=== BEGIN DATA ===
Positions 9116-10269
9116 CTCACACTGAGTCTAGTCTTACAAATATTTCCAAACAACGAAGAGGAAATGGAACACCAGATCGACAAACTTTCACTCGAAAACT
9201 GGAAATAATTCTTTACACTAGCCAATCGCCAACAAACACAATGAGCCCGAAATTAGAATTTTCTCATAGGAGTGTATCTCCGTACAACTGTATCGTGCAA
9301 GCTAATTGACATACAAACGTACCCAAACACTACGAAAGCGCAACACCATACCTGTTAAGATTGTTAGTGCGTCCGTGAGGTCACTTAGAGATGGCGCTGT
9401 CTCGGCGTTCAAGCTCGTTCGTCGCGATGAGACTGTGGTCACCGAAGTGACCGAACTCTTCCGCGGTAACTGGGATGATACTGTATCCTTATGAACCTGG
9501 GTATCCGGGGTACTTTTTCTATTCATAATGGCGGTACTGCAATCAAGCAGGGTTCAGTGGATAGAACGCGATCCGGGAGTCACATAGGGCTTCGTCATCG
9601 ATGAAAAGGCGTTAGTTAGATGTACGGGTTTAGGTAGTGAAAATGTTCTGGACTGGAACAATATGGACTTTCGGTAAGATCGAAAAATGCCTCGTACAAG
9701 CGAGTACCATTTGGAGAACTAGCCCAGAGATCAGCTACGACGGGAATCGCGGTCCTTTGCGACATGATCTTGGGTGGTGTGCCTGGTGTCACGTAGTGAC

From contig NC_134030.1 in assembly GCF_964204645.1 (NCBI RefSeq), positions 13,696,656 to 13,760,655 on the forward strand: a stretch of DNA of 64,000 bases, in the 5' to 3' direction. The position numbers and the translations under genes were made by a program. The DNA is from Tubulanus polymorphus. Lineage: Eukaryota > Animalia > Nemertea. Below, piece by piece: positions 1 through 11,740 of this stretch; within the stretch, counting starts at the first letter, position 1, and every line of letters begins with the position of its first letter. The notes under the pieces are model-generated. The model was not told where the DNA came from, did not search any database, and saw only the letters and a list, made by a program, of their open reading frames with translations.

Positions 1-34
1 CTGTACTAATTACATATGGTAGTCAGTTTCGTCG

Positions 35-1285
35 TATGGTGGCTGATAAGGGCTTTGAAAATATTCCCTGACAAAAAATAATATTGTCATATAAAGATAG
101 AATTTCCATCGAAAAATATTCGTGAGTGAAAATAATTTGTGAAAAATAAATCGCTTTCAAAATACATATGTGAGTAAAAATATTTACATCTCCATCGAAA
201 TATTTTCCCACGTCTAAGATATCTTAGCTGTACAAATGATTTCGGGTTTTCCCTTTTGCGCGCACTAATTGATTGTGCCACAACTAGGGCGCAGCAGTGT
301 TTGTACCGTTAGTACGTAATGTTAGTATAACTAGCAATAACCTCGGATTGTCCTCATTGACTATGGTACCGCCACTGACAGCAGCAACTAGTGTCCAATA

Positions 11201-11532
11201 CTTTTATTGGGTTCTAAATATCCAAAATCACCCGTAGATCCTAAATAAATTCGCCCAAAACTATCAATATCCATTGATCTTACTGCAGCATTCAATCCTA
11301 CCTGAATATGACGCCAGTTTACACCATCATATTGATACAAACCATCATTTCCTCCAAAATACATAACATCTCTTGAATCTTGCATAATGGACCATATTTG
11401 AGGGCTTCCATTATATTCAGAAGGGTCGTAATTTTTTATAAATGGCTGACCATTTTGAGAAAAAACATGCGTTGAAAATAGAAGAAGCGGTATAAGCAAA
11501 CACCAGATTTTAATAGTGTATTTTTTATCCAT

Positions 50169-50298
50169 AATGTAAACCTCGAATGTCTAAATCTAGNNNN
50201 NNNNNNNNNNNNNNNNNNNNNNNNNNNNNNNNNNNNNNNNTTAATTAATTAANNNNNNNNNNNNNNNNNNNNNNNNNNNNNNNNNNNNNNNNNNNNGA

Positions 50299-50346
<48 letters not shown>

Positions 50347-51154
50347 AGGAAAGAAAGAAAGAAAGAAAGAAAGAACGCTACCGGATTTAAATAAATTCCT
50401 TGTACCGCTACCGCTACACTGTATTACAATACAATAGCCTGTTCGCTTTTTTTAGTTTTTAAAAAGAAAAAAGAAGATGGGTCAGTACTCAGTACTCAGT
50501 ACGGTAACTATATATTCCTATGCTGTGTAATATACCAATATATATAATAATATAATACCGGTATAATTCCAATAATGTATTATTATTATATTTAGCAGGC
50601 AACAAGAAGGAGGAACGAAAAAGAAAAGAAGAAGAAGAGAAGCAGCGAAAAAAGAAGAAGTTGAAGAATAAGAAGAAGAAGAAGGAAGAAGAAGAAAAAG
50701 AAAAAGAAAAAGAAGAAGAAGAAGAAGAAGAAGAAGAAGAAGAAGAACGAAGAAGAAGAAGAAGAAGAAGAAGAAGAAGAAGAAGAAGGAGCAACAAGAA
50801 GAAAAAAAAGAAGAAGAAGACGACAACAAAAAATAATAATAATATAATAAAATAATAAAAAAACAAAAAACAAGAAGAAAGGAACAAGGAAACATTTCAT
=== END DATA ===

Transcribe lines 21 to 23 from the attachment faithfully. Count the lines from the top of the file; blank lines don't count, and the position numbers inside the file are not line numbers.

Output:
11501 CACCAGATTTTAATAGTGTATTTTTTATCCAT

Positions 50169-50298
50169 AATGTAAACCTCGAATGTCTAAATCTAGNNNN